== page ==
What To Do About BPA?

Last fall, GoodFood World noted in BPA – Watch Those Green Beans that groups as disparate as Consumer Reports and the National Workgroup for Safe Markets have been studying the amount of bisphenol A (BPA) that could be consumed from eating canned food and drinks.

A study by The National Work Group for Safe Markets, a coalition of public health and environmental health groups, tested food from 50 cans from 19 US states and one Canadian province for BPA contamination. Over 90% of the cans tested had detectable levels of BPA, some at higher levels than have been detected in previous studies.

One can of DelMonte green beans had the highest levels of BPA ever found in canned food.

Consumer Reports’ tested canned foods, including soups, juice, tuna, and green beans, and found that almost all of the 19 name-brand foods contained some BPA. The canned organic foods tested did not always have lower BPA levels than nonorganic brands of similar foods analyzed, and the chemical was even found in some products in cans that were labeled “BPA-free.”

Then, of course, we’re told that BPA is OK for us, according to a BPA industry group. The study concluded that bisphenol A (BPA) is safe was authored by researchers with ties to the plastic and chemical industries and was funded by Bayer Schering Pharma AG, the largest producer of BPA in Europe.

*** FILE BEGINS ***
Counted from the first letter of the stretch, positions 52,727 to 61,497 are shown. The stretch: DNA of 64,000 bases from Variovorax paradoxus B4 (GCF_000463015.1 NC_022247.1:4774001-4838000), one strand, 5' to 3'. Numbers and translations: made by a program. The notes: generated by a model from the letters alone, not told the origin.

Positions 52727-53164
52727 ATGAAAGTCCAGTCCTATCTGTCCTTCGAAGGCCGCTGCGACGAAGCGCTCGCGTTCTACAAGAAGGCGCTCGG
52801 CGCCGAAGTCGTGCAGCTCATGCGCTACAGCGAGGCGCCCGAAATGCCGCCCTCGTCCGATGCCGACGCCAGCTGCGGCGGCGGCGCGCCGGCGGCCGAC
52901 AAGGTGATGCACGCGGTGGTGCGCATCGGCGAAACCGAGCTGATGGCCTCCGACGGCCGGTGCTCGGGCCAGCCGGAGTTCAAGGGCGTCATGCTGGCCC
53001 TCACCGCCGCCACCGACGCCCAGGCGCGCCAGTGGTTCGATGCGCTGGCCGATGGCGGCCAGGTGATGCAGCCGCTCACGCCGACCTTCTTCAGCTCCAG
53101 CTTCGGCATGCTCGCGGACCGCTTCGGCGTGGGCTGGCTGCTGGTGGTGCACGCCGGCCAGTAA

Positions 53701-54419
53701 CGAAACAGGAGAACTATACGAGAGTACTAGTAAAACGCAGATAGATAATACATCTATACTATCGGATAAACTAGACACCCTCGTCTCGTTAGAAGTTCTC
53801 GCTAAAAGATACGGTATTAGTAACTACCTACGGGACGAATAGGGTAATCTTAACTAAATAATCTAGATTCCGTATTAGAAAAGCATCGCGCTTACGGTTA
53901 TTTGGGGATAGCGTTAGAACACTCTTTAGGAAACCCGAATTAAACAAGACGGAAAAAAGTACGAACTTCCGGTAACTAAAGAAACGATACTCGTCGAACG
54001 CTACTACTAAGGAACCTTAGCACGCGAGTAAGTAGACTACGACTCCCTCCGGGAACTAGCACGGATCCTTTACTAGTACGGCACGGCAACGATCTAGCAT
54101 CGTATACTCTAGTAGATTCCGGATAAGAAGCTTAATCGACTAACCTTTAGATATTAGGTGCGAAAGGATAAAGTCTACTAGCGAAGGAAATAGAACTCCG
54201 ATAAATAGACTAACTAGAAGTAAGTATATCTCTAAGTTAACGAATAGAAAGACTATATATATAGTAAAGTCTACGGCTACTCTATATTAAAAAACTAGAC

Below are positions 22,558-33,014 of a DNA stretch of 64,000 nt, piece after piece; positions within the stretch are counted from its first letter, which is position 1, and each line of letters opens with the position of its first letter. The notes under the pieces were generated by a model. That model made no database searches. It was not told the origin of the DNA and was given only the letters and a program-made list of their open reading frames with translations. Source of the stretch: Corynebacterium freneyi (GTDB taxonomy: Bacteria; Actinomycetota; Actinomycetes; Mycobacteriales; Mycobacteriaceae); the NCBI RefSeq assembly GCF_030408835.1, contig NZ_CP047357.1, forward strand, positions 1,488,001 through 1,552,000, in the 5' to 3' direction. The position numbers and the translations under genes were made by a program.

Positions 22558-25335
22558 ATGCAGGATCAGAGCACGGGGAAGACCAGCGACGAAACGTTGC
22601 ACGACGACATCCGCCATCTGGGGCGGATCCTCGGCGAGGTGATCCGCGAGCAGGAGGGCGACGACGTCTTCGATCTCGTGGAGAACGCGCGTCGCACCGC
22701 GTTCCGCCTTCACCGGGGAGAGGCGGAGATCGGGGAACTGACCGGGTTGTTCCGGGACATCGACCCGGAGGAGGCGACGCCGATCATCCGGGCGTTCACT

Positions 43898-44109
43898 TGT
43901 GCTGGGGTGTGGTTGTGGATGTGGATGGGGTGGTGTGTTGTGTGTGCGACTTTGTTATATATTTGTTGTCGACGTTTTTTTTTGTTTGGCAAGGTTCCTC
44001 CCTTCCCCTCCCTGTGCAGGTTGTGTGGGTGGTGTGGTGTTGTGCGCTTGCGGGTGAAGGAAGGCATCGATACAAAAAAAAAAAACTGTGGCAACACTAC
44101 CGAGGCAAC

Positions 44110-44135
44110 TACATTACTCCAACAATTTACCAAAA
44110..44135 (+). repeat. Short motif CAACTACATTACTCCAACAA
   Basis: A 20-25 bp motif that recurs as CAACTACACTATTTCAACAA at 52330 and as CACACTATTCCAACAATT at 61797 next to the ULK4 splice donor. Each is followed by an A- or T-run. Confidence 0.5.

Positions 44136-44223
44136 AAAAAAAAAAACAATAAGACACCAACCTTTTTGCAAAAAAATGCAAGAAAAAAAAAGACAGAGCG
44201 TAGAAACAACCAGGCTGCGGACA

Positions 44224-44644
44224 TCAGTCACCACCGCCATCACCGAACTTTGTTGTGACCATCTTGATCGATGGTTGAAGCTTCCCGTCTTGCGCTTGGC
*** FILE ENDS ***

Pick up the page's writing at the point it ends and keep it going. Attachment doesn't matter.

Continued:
So who are we to believe?

Well, it looks like the FDA will have to believe its own scientists! Grist’s Tom Philpott says:

The next time an FDA panel convenes to discuss whether to ban BPA, the endocrine-disrupting industrial chemical used in can liners, it will have new data to consider — a study by the agency’s own scientists. In a just-released report, they tested a range of commonly used canned foods, from peas to chili, and found “detectable” levels of BPA in 71 of 78 samples.

Let me review those findings again:

  • Over 90% of 50 cans tested had detectable levels of BPA
  • Almost all of 19 name-brand foods contained some BPA
  • Detectable levels of BPA in 71 of 78 samples

The good news is that the FDA has admitted that BPA — the endocrine-disrupting, heart disease-causing ingredient in plastic food packaging and can linings — isn’t entirely safe, particularly for infants and children.

The bad news? We’re still waiting to see when they will take action.